Georgia Biomass will ship pellets to Europe

By Lisa Gibson
Posted February 25, 2010, at 9:50 a.m. CST

Once operational in early 2011, Georgia Biomass in Waycross, Ga., will have the capacity to produce 750,000 tons of wood pellets per year from local timber sources.

The pellets will be shipped from the port in Savannah, Ga., to Europe and used in biomass power plants owned by German utility RWE Innogy, as well as co-fired in coal plants, according to RWE. The Georgia plant will cost about 120 million ($163 million) and is one of a few being constructed in the U.S. for power in Europe, including two proposed in Arkansas. "Georgia is one of many natural places for building these types of plants in the southeast U.S.A. due to the wood resources and availability of skilled people in the wood forest industry," said Kent Sandquist, project director in Savannah, Ga., with BMC, a Sweden-based biomass manufacturing company collaborating on the Georgia project.

The pellets will initially be burned in existing power plants in Amer, Netherlands, where up to 30 percent of the hard coal has already been replaced by solid biomass, mainly wood pellets, according to RWE. The two Amer plants have the capacity to generate electricity for about 3 million homes. Use of the pellets will extend to other pure biomass power plants and also to conventional plants in the Netherlands, Germany, Italy and the U.K.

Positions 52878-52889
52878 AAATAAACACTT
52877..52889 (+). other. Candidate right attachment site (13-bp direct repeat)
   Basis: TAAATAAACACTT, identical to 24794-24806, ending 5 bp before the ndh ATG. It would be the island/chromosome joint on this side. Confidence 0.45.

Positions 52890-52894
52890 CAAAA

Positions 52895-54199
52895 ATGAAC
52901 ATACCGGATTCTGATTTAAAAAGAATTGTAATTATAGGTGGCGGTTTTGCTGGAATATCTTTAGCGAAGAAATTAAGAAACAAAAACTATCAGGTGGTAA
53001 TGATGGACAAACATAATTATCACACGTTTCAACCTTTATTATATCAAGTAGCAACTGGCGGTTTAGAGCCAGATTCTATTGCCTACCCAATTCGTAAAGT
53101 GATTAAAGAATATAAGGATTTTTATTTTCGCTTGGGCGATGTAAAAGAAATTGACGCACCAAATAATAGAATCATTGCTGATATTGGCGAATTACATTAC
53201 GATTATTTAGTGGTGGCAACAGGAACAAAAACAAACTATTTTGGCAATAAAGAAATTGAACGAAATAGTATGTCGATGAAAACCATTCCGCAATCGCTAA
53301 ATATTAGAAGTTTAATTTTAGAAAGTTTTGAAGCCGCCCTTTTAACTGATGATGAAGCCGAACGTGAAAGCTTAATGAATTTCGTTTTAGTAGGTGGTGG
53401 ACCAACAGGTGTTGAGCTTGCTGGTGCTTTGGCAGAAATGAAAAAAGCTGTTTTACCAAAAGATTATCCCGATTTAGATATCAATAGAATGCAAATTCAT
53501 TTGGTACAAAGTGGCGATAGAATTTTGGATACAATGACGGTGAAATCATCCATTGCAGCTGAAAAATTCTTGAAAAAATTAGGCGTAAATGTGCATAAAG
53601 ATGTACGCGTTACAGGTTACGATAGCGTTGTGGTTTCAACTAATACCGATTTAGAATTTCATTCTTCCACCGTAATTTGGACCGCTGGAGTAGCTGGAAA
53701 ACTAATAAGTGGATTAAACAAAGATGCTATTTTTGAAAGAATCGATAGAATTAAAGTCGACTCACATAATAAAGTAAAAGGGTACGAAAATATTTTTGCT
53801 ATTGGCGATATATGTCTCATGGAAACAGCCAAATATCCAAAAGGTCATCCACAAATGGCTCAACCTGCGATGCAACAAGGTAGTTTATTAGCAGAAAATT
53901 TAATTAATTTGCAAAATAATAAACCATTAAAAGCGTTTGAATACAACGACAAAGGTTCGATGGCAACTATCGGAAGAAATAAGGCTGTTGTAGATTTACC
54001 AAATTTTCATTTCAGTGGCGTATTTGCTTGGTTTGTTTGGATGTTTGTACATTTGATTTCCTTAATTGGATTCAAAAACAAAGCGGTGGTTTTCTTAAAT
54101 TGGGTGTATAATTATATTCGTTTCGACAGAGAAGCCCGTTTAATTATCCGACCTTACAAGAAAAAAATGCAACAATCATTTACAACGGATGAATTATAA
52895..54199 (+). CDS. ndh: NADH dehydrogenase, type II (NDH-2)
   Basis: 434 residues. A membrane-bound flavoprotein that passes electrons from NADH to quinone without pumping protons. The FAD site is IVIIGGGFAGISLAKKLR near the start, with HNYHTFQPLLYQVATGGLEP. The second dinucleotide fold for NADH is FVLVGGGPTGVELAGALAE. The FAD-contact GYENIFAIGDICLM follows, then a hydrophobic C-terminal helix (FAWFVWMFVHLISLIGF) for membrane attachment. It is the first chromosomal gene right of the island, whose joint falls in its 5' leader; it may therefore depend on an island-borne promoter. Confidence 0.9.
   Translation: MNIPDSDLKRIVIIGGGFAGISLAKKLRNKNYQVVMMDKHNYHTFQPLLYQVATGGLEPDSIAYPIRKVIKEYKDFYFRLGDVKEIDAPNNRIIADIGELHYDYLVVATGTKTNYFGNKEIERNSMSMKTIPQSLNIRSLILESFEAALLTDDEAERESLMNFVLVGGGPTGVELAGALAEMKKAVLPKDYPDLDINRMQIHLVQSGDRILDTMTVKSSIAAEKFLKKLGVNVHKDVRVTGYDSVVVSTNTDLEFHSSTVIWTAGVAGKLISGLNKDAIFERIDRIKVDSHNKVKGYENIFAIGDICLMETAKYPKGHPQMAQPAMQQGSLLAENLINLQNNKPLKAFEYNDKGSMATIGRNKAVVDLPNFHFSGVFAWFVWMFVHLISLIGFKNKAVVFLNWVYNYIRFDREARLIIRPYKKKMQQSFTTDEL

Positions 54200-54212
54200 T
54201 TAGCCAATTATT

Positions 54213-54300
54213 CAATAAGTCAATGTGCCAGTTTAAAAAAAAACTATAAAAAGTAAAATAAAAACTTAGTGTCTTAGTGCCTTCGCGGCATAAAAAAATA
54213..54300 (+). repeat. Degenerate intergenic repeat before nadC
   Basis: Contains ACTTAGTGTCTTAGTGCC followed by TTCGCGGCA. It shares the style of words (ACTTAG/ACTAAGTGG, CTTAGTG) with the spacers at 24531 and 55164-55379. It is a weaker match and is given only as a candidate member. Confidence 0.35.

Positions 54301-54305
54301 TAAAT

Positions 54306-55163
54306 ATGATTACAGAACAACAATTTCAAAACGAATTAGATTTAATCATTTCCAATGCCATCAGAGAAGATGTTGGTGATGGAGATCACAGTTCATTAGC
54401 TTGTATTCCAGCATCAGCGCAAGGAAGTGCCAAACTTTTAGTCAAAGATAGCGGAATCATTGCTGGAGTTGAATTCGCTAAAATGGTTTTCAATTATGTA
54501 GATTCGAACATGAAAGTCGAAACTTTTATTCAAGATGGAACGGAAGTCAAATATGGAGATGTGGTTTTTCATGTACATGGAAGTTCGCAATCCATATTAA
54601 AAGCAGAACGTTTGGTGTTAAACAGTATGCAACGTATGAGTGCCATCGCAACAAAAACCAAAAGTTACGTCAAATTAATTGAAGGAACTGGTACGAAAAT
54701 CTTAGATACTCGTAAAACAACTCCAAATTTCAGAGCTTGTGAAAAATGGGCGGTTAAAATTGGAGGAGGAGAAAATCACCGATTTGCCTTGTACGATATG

Georgia Biomass will use equipment from Washington-based TSI, including two sets of pollution reciprocating grate furnaces, two recycle dryer systems and two sets of pollution control equipment, according to TSI.

The plant will require about 1.5 million metric tons of fresh wood per year, which forests in Georgia can sustainably produce, according to RWE. Numerous pulp and paper mills have closed in the past decade, further reducing the local demand for wood and pushing wood growth ahead of consumption.